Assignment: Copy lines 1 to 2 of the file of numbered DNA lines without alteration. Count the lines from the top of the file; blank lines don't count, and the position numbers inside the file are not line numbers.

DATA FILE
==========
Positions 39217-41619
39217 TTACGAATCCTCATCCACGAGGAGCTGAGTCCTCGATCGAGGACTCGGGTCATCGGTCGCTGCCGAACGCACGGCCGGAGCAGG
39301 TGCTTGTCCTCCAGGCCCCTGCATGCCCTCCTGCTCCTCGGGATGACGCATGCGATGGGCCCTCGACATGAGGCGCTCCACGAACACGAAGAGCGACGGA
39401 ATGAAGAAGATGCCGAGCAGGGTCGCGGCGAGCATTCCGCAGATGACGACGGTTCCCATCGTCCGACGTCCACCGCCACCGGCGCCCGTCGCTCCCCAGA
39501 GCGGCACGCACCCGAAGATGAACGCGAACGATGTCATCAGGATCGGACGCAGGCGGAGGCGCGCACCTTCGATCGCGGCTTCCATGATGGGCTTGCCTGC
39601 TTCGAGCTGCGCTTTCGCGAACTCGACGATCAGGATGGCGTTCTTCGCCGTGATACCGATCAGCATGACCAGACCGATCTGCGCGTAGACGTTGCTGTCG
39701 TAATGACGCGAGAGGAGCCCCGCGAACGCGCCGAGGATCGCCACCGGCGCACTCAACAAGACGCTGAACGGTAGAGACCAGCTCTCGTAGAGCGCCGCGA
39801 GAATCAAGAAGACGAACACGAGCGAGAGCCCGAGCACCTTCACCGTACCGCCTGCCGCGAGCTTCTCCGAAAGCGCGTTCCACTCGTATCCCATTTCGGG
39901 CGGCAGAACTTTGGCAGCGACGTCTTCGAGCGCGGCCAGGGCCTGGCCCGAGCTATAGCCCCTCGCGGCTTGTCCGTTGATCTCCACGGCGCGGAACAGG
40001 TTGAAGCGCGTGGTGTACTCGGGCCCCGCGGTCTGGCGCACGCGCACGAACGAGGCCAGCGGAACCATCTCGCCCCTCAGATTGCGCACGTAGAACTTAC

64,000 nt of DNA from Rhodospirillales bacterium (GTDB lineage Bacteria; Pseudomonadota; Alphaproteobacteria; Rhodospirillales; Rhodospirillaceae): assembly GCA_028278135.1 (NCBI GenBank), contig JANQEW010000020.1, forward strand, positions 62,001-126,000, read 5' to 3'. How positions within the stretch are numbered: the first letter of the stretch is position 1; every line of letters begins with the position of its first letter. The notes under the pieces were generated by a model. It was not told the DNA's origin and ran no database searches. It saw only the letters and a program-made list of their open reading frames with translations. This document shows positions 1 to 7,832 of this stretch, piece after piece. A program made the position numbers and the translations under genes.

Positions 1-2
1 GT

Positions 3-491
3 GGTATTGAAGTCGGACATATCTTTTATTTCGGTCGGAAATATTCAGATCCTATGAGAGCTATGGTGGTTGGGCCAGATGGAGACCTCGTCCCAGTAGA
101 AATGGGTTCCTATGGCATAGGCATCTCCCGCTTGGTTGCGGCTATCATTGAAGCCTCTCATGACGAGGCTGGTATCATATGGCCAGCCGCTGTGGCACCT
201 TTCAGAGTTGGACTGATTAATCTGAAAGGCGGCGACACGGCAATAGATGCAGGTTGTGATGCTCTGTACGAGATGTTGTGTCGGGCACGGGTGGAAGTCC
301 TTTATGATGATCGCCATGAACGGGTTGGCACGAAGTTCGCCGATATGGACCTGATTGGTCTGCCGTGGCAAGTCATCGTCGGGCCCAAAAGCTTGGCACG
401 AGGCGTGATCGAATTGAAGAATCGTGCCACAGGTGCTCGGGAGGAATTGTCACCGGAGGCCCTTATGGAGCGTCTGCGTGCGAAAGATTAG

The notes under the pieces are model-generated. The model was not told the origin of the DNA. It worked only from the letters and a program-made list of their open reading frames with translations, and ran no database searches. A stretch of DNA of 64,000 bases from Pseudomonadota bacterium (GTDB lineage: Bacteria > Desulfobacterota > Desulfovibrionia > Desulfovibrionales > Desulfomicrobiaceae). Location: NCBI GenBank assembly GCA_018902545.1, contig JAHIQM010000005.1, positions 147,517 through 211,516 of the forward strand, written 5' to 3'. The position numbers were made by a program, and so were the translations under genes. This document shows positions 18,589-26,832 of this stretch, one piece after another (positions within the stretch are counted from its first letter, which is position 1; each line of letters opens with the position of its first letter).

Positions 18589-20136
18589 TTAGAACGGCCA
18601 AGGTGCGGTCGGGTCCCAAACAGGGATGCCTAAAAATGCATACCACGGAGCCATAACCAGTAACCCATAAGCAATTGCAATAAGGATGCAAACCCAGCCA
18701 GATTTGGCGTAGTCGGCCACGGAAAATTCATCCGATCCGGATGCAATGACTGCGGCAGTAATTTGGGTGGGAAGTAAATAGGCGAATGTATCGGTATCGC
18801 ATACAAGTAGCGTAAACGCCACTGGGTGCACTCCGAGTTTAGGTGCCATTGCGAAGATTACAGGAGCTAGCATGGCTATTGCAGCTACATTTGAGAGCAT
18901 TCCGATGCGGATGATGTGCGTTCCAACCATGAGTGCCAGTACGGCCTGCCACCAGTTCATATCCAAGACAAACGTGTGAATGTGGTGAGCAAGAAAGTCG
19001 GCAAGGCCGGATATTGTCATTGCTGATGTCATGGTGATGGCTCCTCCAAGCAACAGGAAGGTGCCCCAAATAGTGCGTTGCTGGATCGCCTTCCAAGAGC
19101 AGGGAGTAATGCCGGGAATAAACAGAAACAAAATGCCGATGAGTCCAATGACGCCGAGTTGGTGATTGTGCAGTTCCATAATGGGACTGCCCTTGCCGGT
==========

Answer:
Positions 39217-41619
39217 TTACGAATCCTCATCCACGAGGAGCTGAGTCCTCGATCGAGGACTCGGGTCATCGGTCGCTGCCGAACGCACGGCCGGAGCAGG